Rocket is a hardy salad leaf that produces a good crop of peppery leaves which make a fabulous addition to any salad. It’s easy to grow in pots or soil and, if kept in a greenhouse or under other weather protection, will provide you with delicious leaves for your winter salad. For a later harvest, sow in September. Once the seedlings are large enough, thin to around 10cm and make sure to keep them well-watered.
Hardy varieties of leeks, such as the Musselburgh, will stand proudly in your vegetable garden over the winter months, allowing you to enjoy a late harvest. For a winter leek, it’s best to delay sowing until at least early spring. These could be started off on a sunny windowsill or in a greenhouse, but if it’s already warm enough it may be easier to sow straight into the ground. However for any transplants, wait until your leeks are about pencil thickness and plant them out into rich, fertile soil.
Why Grow Vegetables In Winter?
Not only do mature, overwintered plants keep growing well into the colder months, providing you with a longer harvest, but any later autumn sowings will also overwinter as seedlings that will be ready to harvest in the early spring. This minimises the amount of ‘downtime’ in your garden, providing you with fresh vegetables all year round.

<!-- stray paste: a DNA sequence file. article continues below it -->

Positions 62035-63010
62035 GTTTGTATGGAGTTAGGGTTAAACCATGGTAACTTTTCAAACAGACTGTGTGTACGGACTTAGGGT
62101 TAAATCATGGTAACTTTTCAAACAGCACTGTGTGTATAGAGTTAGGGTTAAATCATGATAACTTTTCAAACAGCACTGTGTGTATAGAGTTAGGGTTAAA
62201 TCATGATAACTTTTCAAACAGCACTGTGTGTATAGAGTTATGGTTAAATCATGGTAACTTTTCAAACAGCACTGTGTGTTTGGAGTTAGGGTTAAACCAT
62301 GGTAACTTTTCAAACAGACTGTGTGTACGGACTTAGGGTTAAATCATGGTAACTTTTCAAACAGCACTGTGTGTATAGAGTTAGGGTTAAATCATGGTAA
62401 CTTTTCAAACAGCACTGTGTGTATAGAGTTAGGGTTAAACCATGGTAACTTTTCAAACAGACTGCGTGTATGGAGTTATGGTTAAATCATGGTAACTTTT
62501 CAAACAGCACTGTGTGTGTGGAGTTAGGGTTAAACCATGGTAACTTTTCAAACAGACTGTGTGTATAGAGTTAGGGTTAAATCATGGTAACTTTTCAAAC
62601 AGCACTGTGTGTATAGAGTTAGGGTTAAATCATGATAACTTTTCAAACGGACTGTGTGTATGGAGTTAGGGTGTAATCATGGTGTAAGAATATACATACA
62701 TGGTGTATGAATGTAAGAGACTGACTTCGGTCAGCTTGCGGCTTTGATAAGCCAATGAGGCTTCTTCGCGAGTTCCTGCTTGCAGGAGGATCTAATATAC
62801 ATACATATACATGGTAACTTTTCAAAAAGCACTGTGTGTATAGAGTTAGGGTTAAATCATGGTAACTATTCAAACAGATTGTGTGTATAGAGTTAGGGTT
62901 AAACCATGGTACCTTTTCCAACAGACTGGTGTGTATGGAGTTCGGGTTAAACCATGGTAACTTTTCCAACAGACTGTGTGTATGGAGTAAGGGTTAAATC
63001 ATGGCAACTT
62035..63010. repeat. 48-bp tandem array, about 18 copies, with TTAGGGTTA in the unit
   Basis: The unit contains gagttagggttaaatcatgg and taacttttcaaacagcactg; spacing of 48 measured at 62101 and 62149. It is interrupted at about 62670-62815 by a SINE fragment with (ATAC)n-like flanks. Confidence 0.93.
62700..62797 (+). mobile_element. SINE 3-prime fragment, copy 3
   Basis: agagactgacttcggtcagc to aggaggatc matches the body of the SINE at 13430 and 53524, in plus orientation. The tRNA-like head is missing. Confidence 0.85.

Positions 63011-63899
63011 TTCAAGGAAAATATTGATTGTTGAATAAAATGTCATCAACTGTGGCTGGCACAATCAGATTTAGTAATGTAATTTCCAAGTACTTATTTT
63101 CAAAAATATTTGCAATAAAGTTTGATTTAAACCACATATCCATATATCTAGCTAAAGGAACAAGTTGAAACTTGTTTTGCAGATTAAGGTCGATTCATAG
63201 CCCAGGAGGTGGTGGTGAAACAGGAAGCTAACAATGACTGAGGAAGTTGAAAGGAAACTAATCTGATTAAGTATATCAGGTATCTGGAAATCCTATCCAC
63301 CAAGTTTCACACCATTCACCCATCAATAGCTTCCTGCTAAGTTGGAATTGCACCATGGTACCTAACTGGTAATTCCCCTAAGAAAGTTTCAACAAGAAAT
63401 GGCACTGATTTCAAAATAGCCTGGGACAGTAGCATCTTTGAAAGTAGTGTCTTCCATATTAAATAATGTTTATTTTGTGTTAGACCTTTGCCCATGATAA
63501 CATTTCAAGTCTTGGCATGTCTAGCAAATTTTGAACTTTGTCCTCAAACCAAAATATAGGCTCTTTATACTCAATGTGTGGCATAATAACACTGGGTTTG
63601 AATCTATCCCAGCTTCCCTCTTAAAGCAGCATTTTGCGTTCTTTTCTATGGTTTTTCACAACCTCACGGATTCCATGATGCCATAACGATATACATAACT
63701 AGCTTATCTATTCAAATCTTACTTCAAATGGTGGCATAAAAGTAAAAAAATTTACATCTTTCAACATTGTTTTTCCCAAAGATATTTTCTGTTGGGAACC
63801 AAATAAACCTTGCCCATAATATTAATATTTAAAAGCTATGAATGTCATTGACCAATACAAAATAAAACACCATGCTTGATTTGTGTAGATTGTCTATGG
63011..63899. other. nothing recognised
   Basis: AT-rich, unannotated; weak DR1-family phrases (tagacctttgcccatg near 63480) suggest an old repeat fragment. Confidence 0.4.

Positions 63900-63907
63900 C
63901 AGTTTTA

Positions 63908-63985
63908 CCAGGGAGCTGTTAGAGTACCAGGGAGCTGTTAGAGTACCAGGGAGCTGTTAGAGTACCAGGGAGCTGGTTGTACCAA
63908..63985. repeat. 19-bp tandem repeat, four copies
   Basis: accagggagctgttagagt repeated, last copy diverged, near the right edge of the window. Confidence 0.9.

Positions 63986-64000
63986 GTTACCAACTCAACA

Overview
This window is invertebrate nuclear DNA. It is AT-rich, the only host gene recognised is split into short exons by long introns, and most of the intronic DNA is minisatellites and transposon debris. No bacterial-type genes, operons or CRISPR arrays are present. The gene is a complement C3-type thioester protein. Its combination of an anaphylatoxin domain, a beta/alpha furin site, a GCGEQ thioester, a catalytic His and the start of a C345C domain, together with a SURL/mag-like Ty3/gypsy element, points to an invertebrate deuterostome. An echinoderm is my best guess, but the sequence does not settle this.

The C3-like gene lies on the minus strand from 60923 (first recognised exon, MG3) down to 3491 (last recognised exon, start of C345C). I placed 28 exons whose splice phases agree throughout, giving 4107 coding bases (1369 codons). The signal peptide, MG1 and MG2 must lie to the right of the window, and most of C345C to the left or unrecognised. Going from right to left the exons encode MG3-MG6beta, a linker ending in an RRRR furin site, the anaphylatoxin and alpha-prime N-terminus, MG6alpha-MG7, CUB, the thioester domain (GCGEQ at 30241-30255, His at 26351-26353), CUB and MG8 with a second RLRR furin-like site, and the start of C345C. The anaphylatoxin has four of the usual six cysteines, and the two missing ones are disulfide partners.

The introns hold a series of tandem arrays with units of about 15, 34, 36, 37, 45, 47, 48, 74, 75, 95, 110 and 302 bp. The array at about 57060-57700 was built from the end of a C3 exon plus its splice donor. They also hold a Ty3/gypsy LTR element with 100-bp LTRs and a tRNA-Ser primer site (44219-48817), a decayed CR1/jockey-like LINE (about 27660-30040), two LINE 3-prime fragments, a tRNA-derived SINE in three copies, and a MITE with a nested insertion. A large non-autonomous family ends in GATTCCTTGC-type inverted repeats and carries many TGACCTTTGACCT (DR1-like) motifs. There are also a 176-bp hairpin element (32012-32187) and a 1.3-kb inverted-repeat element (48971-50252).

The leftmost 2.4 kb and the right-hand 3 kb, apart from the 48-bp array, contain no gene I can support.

Having fresh, organic vegetables available throughout the winter months will bring you some much-needed vitamin C while ensuring you make the most of the outdoors during the colder months, without letting your ground go to waste.
Our Favourite Winter Vegetable Recipes
Winter calls for warm, hearty, homecooked meals and what could be better than filling them with your own homegrown vegetables. Our favourite recipes include this delicious Chicken and Broccoli Stir Fry, best cooked in a traditional wok, or serve up your favourite winter vegetables alongside a delicious Beef Wellington. Why not feast your eyes upon our favourite Beef Bourguignon recipe, which pairs brilliantly with a range of vegetables.
Preparing Your Vegetables
Now you have grown your vegetables and even have a few tasty recipes in mind, the next thing to consider will be how you’re going to prepare them. Thankfully, we have a wide range of kitchen tools and accessories which will offer you everything you need.
From our selection of cookware, we have a vast range of casserole dishes and stockpots for those hearty winter stews. Or if you’d prefer to enjoy the tantalising taste that roasted vegetables have to offer then our roasting tins and dishes come in a wide range of shapes and sizes, perfect for any home.
We also have a wide variety of utensils available, including these beautiful wooden-handled, handcrafted knives designed to offer you a clean and effortless slice through even the toughest vegetables.
But with all that chopping and changing, make sure to take care of your countertops with our kitchen worktop savers.